Violence Marks Start of CHP Fight against Richmond Gangs

By Richard Brenneman
Friday February 08, 2008

California Highway Patrol officers joined Richmond Police on patrol this week in a three-month concerted effort to stem the bloodshed that has plagued the city in recent months. 

Even for a city where murder is the third leading cause of death among African American men and where homicide rates average 10 times higher than for Contra Costa County as a whole, the last months of 2007 and the first weeks of the new year have proved particularly bloody. 

“We had 27 homicides in three months, which is a record for our city,” said Richmond Police Lt. Mark Gagan. “We had 13 in December, which is an all-time record.” In the same month of 2006, the city logged only two homicides. 

The year-end surge brought the city’s yearly homicide rate to 47. 

January brought four more killings, while February has logged only one—though one man clings to life following a pair of shootings that took place minutes before CHP units were set to hit the streets for their second day of patrolling the city, leaving one man clinging to his life in a trauma center. 

Lt. Gagan attributed the immediate causes of the violence to gang feuds, one between groups in North Richmond and the center of the city and the other blamed on infighting on the city’s southside. 

More that 20 CHP officers rolled through Richmond streets Tuesday evening on the first of their 12-hour shifts in the city, said Officer Sam Morgan, CHP spokesperson, and police reported a relatively quiet evening in the troubled city. 

All that was to change at 3:30 p.m. Wednesday, when a drive-by shooter in a silver Nissan Altima opened up on a 16-year-old standing near the corner of Potrero and Carlson boulevards.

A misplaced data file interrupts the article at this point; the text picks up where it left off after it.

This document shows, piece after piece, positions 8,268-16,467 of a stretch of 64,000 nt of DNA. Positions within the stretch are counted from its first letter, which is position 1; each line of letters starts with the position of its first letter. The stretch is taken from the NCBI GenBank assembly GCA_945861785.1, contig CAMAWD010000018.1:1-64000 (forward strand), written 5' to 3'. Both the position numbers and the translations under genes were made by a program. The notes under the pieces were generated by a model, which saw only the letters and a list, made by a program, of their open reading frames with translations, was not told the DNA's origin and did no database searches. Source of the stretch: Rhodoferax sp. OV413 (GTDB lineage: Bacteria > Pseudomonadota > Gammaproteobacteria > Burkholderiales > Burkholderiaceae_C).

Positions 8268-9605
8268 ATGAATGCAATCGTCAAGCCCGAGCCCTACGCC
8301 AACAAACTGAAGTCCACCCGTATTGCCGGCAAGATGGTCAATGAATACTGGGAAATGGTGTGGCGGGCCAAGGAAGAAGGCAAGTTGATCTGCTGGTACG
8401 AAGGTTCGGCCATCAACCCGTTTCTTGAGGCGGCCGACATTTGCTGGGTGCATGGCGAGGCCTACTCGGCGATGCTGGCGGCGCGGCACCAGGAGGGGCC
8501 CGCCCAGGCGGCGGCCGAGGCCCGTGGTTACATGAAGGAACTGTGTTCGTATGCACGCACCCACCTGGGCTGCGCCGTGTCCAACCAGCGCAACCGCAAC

The shooter, who was riding in the passenger seat, fired multiple rounds at the youth, who was struck in both hands. 

“He has gang ties, and he has been uncooperative,” said Lt. Gagan. 

Police believe the next shooting, which took place 20 minutes later, was related. 

An SUV pulled up alongside a car stopped at a red light at the intersection of San Pablo and Macdonald avenues and a front-passenger-seat shooter fired multiple bullets into a 23-year-old man as he sat behind the wheel of his Cadillac, waiting for the light to change, said the officer. 

Struck multiple times, the grievously wounded driver stepped on the gas, careening through the intersection and striking a passing car. 

The resulting chaos shut down one of the city’s busiest intersections at the start of rush hour while investigators combed the scene and a helicopter airlifted the victim to treatment. 

The shooting happened ten minutes before CHP officers were scheduled to hit the streets, Lt. Gagan said. 

Police and CHP officers have detailed descriptions of the cars, but the lieutenant said it is unlikely either vehicle is linked directly to the shooters. 

“Typically in these cases they use stolen cars or community cars,” he said. 


A CalGRP on gangs 

The patrol—which exacts no cost from the city—comes at the request of Richmond police through Gov. Arnold Schwarzenegger’s CalGRIP program, short for the California Gang Reduction, Intervention and Prevention Program, first announced last May. 

Paul Seave, a former federal prosecutor, directs the program under the aegis of the state Office of Emergency Services, but reports directly to the governor’s office. 

CHP intervention is only one of the programs Seave is charged with overseeing, though the exact nature of his duties is still a work-in-progress, he said Thursday. 

“I got the job on Sept. 24,” he said. “CalGRIP is really an umbrella term, and it refers to a number of funds and funding grants that are being or will be distributed,” as well as programs overseen by his office. 

“Seven million dollars is set aside for the California Highway Patrol for helping local law enforcement,” he said, funds derived from motor vehicle fees. If the annual allocation isn’t spent, the money reverts to the CHP for other programs.